Both female patients with epilepsy and their treating physicians have observed a tendency for seizures to cluster in relationship to the menstrual cycle during the reproductive years. This phenomen has been the source of much investigation in humans with epilepsy and in animal studies. It has been attributed to the neuroactive properties of sex steroid hormones and the cyclic variation of their serum levels. Results of animal studies of the effects of 17beta-estradiol (estradiol) and progesterone are compelling. Estradiol has been shown to increase seizure activity, while progesterone has been shown to have anticonvulosant properties [20
]. Many cellular and molecular mechanisms have been identified contributing to the changes in brain excitability mediated by these hormones.
In animal studies, estrogen is generally proconvulsant [70
]. Estradiol can create new cortical seizure foci when applied topically, activate preexisting cortical foci, increase the severity of pentylenetetrazol-induced seizures, lower the electroshock seizure threshold, and increase the number of dendritic spines and excitatory synapses on hippocampal CA1 pyramidal cells. Mechanisms are complex and likely include estrogen receptor-mediated effects, and action at glutamate and NMDA receptors. Progesterone, conversely, generally has an anticonvulsant effect [70
]. Animal studies demonstrate that progesterone (PROG) elevates the seizure threshold, suppresses kindling, and decreases interictal spikes caused by cortically-applied penicillin. Potential mechanisms include action at the progesterone receptor, but also through metabolism to GABAA
receptor modulating neuroactive steroids. Several studies suggest that allopregnanolone (ALLO) is the primary compound responsible for decreased seizure susceptibility when PROG is elevated and the anticonvulsant actions of PROG administration [79
]. Putative steroid binding sites have been described on the GABAA
Although many NAS can be synthesized in the brain from precursors such as PROG, experimental evidence demonstrates that blood levels correlate with seizure frequency and that administration of neuroactive steroids systemically can provoke or protect against seizures or the development of epilepsy }[72
Even natural fluctuations in sex steroid hormone levels during the menstrual cycle can affect not only epilepsy, but other neuropsychiatric symptoms including premenstrual syndrome, perimenstrual migraines, and dysphoria. Withdrawal from progesterone after chronic administration to rats via subcutaneous route results in increased seizure susceptibility [71
Androgens can also worsen seizures and some are felt to be proconvulsant in experimental models [76
], but given that major fluctuations do not occur except during puberty and gradually with aging, a regulatory role on seizure control is harder to demonstrate in men with epilepsy.
A) Catamenial Epilepsy during the Reproductive Years
In women with epilepsy during the reproductive years, a correlation has been observed between the cyclic monthly levels of estrogen and progesterone and seizure frequency [3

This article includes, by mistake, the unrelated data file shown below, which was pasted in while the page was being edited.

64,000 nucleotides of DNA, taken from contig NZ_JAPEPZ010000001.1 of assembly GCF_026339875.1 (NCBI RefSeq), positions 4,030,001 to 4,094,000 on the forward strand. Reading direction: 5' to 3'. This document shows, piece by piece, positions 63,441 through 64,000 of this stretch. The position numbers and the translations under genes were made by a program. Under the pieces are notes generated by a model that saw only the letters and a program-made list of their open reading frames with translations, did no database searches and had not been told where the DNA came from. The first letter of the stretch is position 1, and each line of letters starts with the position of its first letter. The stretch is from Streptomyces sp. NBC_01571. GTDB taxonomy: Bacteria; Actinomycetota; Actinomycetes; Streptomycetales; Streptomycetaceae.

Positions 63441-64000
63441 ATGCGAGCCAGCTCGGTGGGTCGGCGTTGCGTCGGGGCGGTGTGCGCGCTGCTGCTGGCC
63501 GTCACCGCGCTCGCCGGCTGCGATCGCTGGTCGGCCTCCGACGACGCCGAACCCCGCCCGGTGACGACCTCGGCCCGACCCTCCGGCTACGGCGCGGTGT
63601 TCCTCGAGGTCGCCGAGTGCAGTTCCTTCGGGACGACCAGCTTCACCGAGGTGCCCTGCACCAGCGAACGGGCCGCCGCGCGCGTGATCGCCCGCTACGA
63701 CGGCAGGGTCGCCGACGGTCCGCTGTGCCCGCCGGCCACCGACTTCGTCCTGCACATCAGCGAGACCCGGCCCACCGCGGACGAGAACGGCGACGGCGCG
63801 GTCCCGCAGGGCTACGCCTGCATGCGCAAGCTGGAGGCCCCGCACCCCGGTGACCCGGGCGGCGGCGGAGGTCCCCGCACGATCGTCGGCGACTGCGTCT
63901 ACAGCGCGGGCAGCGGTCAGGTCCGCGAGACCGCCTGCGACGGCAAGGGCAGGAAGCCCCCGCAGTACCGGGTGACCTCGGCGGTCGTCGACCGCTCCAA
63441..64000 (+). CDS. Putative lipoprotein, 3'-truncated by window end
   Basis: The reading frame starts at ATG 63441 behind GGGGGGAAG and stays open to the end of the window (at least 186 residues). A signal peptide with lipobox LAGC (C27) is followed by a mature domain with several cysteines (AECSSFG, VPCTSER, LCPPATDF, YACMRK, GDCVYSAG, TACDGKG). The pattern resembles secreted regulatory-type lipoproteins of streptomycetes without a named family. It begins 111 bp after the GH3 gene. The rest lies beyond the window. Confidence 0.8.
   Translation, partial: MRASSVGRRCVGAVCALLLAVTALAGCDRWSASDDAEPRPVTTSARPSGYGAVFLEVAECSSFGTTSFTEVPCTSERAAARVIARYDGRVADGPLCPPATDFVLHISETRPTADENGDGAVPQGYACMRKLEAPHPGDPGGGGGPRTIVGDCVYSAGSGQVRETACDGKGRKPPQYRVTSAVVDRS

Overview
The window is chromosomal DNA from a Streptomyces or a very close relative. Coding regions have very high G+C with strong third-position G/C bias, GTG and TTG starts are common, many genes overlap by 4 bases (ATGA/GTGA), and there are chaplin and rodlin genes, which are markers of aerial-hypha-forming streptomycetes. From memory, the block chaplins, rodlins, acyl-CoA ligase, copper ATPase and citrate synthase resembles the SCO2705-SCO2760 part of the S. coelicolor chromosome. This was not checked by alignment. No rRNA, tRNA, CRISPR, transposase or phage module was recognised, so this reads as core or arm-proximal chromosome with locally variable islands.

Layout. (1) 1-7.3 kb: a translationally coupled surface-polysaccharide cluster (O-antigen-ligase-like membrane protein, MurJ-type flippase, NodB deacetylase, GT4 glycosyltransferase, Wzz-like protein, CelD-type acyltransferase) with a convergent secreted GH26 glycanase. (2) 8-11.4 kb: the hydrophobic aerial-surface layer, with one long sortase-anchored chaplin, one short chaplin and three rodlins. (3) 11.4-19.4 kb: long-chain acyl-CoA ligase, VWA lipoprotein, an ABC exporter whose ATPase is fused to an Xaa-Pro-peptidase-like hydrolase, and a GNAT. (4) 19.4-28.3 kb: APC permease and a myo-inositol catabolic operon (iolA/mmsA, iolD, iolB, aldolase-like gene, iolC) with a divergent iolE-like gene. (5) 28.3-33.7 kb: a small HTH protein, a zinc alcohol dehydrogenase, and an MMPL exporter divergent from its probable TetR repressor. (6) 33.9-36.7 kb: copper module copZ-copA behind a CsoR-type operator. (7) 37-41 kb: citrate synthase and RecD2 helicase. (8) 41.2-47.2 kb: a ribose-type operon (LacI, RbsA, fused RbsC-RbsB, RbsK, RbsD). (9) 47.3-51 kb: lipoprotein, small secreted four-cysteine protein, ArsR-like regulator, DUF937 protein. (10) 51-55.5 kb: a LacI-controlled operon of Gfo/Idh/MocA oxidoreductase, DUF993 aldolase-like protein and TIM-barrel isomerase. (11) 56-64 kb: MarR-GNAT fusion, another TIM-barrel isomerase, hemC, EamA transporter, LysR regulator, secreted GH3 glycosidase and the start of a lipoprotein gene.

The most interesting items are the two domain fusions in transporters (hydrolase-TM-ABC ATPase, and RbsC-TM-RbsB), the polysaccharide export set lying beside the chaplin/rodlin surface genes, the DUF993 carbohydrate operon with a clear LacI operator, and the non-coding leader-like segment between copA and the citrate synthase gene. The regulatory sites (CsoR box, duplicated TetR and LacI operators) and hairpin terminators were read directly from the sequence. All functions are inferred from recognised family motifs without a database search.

]. Catamenial epilepsy is the term applied when the pattern of seizure occurrence in a woman fluctuates with the menstrual cycle. The reported prevalence of a catamenial epilepsy among women varies due to differing definitions and few formal studies, with reports that it affects between 20–70% of women with epilepsy [15
]. Work by Herzog et al. has led to a more uniform acceptance of the definition of catamenial epilepsy as a two-fold increase in daily seizure frequency during specific phases of the menstrual cycle [30
Herzog et al. [40
] studied a cohort of 184 women with medically-refractory localization-related epilepsy and were able to define three distinct patterns of catamenial epilepsy based on statistical evaluation of seizure frequency in women during their reproductive years. The definitions are based on Day 1 as the first day of menstrual flow and ovulation is presumed to occur 14 days before the subsequent onset of menses (Day −14). Seizures and menses were charted and midluteal serum progesterone levels were obtained on day 22. Progesterone concentrations >5 ng/ml were considered ovulatory. Cycles were divided into four phases: menstrual (M) = −3 to +3, follicular (F) = 4 to 9, ovulatory (O) = 10 to −13, and luteal (L) = −12 to −4 (). Average daily seizure frequency for each phase was calculated and compared among phases, separately for ovulatory and anovulatory cycles. The seizures recorded during ovulatory cycles occurred with significantly greater average daily frequency during the menstrual and ovulatory phases than during the follicular and luteal phases, in patterns labeled perimenstrual (catamenial 1) and periovulatory (catamenial 2). For the anovulatory cycles, seizures occurred with lower frequency during the follicular phase than during all other phases, in a pattern labeled catamenial 3 by the authors (). The authors went on to plot of the percentage of women with greater seizure frequency according the three patterns of catamenial epilepsy and evaluated points of inflection of the S-shaped distribution curves for optimal distinction between women with high and low susceptibility to hormonal influence. Based on these findings, these authors proposed a twofold increase in average daily seizure frequency during these phases in one of the three patters for the designation of catamenial epilepsy. In their patient cohort, one-third of women showed at least one of the three patterns of catamenial epilepsy.